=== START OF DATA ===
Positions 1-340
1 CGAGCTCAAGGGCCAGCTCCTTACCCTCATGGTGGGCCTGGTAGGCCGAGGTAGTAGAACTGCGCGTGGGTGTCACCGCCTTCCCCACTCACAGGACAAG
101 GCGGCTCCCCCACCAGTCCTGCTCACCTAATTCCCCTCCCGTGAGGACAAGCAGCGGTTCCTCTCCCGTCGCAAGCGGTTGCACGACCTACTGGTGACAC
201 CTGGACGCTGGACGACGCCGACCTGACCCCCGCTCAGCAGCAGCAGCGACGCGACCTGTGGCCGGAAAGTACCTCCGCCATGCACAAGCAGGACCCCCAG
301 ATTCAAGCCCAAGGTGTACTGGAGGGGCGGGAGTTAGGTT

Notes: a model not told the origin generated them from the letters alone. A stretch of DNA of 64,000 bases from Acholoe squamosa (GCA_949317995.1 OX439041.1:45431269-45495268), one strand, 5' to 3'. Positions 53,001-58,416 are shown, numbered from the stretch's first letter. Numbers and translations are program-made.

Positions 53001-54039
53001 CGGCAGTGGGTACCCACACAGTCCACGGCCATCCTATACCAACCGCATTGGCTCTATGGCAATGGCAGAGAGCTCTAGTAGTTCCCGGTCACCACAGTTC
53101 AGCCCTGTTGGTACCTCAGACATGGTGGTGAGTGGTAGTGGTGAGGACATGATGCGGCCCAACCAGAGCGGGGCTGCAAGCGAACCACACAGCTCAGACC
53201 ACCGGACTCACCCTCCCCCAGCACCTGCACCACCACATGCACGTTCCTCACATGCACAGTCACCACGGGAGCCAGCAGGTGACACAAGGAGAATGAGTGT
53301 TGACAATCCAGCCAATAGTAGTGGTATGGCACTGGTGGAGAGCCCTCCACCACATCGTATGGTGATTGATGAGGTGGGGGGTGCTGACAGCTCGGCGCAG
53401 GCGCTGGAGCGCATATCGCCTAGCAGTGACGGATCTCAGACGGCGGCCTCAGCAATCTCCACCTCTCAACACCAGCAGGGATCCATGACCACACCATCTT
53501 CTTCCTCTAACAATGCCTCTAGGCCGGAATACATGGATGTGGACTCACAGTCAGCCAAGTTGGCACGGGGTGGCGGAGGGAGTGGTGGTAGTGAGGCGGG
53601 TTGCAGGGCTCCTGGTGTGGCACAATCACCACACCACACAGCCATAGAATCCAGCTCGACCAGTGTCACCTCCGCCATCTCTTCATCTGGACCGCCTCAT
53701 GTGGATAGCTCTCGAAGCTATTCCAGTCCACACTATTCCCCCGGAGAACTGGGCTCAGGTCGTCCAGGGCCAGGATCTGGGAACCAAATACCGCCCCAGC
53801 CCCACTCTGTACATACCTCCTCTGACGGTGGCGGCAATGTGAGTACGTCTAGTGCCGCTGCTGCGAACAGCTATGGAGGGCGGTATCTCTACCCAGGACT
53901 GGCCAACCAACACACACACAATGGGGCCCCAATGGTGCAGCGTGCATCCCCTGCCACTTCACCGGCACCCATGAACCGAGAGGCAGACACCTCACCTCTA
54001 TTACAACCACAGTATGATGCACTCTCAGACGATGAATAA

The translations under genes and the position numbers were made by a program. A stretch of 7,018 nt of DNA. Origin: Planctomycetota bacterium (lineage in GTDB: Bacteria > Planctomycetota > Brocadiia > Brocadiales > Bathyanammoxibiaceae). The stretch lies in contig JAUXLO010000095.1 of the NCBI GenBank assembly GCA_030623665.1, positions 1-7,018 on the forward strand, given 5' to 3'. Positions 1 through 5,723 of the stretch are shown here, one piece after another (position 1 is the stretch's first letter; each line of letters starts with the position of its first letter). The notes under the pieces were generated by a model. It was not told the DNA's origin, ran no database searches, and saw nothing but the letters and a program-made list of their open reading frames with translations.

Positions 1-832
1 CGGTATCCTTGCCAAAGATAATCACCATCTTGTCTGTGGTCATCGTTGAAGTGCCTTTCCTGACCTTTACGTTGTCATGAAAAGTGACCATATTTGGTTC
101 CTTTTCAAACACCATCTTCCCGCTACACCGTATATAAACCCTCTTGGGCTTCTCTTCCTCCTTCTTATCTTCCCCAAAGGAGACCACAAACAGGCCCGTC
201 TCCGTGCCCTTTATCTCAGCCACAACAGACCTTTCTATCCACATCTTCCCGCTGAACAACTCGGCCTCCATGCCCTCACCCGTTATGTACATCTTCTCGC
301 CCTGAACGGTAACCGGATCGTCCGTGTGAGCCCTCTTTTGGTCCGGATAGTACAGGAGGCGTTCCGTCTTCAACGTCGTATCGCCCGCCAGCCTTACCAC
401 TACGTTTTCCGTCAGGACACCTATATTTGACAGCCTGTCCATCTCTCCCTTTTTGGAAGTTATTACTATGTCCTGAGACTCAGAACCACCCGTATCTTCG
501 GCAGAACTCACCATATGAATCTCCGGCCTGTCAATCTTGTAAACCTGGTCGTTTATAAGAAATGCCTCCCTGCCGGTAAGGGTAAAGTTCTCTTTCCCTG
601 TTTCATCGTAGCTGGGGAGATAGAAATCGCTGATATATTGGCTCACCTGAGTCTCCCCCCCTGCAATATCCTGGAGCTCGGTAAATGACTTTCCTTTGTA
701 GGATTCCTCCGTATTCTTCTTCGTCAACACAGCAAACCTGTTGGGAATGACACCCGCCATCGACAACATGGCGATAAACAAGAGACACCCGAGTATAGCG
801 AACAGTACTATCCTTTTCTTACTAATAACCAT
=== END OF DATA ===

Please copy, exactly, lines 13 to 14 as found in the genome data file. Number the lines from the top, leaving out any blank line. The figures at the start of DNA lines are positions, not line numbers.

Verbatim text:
53501 CTTCCTCTAACAATGCCTCTAGGCCGGAATACATGGATGTGGACTCACAGTCAGCCAAGTTGGCACGGGGTGGCGGAGGGAGTGGTGGTAGTGAGGCGGG
53601 TTGCAGGGCTCCTGGTGTGGCACAATCACCACACCACACAGCCATAGAATCCAGCTCGACCAGTGTCACCTCCGCCATCTCTTCATCTGGACCGCCTCAT